Wednesday, April 25, 2012

A video test...

I don't often post videos, most every time in the past that I've tried I've somehow managed to do damage to the HTML somewhere in the blog. But let me try again with these two short videos.

Taxiing out of JFK for a Narita departure.

A friend recently sent me this video of a DAL 747-451 departing DTW for AMS, which is interesting because I just read on DELTANET that we're resuming 747 service to Amsterdam very shortly. I hope that I'll be able to hold a few of these as Narita is getting just a tad bit old. Anyway, click here to see this video.

Here's a little video that I made some time ago in LAX that will give you a ramp side perspective of a 747-400 walk around inspection. Hopefully these two efforts won't mess up the blog. The aircraft in this video, ship 6316 was just withdrawn from service and has gone into maintenance to receive her new lie-flat seats and GPS nav system. 



  1. Great videos, Rand. Question for you, though, on the 744 arrival at LAX: the first 35-40 seconds show the aircraft taxiing in to the jetway. I didn't see anybody marshalling it in - is this customary? Are the pilots really expected to position at the gate without help from the ground crew? Or was the marshaller just outside of camera range?

  2. Anon,
    No, we don't need no stinkin marshaller!! Just kidding, the marshaller plays a significant role of not only keeping us lined up and stopping on the designated point but maintaining visual contact with the wing walkers to insure that we're clear of obstructions and our wings aren't passing OVER objects such as baggage carts etc. The marshaler in this case is behind me and often elevated on a piece of equipment. If he's standing on the ground I'll loose sight of him quickly as I get closer to the gate and the angle becomes more acute. It's difficult to see over the nose of the 747. Marshalers understand that if they can't see my eyes... I can't see theres.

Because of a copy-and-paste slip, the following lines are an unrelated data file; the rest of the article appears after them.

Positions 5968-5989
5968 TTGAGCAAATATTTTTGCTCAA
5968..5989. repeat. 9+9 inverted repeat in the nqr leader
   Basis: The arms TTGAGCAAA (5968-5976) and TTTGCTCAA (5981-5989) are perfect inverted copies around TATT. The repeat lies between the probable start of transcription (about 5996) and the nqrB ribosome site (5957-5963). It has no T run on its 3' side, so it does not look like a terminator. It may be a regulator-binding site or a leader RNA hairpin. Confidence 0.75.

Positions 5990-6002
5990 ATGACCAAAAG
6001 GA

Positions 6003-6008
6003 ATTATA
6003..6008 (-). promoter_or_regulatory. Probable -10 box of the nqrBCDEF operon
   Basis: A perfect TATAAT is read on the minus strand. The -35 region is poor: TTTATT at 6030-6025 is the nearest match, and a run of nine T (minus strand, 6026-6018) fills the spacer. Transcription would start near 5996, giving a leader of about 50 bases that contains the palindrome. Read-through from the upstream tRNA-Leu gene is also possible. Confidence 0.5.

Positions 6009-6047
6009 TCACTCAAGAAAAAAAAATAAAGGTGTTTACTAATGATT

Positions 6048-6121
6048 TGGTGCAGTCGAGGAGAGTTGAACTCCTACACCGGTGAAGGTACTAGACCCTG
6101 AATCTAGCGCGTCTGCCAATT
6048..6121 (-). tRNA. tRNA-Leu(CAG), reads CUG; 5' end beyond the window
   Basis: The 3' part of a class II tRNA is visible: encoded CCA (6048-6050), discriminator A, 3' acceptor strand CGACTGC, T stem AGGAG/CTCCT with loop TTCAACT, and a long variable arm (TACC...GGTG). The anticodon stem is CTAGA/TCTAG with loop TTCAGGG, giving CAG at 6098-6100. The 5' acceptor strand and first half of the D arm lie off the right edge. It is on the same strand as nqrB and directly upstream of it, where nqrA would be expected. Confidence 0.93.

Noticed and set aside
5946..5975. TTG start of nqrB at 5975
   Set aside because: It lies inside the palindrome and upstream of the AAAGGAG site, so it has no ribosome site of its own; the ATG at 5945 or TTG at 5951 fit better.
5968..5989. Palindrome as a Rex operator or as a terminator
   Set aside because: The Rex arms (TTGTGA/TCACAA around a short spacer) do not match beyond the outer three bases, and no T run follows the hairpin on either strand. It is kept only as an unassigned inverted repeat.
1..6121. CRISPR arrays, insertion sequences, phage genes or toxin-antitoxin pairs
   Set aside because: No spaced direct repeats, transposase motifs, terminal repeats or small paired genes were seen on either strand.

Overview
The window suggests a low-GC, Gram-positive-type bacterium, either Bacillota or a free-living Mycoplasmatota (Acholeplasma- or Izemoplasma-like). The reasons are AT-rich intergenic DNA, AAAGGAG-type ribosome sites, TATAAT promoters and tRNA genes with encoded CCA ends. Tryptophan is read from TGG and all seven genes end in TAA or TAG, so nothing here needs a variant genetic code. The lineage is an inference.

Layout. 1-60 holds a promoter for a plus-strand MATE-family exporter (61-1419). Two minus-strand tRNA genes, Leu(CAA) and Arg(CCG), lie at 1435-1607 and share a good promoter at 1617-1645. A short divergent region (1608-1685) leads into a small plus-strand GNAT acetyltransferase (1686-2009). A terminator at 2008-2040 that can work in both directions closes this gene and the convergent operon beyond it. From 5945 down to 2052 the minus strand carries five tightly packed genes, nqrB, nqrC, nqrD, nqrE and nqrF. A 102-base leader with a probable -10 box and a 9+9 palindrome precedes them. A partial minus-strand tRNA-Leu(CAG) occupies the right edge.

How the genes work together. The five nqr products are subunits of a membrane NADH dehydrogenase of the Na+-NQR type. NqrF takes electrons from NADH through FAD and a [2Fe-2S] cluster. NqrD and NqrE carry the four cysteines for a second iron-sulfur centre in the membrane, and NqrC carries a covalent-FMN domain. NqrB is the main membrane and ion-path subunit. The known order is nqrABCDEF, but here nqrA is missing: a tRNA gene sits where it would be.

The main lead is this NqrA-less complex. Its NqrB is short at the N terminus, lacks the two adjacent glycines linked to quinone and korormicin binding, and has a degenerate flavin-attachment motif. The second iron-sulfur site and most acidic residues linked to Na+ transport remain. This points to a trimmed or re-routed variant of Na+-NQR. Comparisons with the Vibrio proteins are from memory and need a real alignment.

In Europe and Asia we mostly rely on electronic marshaling and there are a variety of systems and visual effects. The first thing that you do as you start to line up electronically is check the readout on the screen to insure that it displays, in this case, "747." If it indicates something different such as A330 or B-767 we'll stop and point to the screen until someone realizes that a switch needs to be flipped to change the parameters. I've only seen this once though.

  3. Hello Captain!

    Having been to Amsterdam last Friday for a bus tour and some runway spotting it would be very cool to see you take off there one day! I don't live particularly close to AMS but if you're scheduled to fly to AMS you could let me know! I love the Delta A330's and 767's that take-off throughout the day. I'm not a die-hard spotter but I'm sure that those who are, are very happy right now at AMS! They'll always love a 747 coming in for landing or taking off!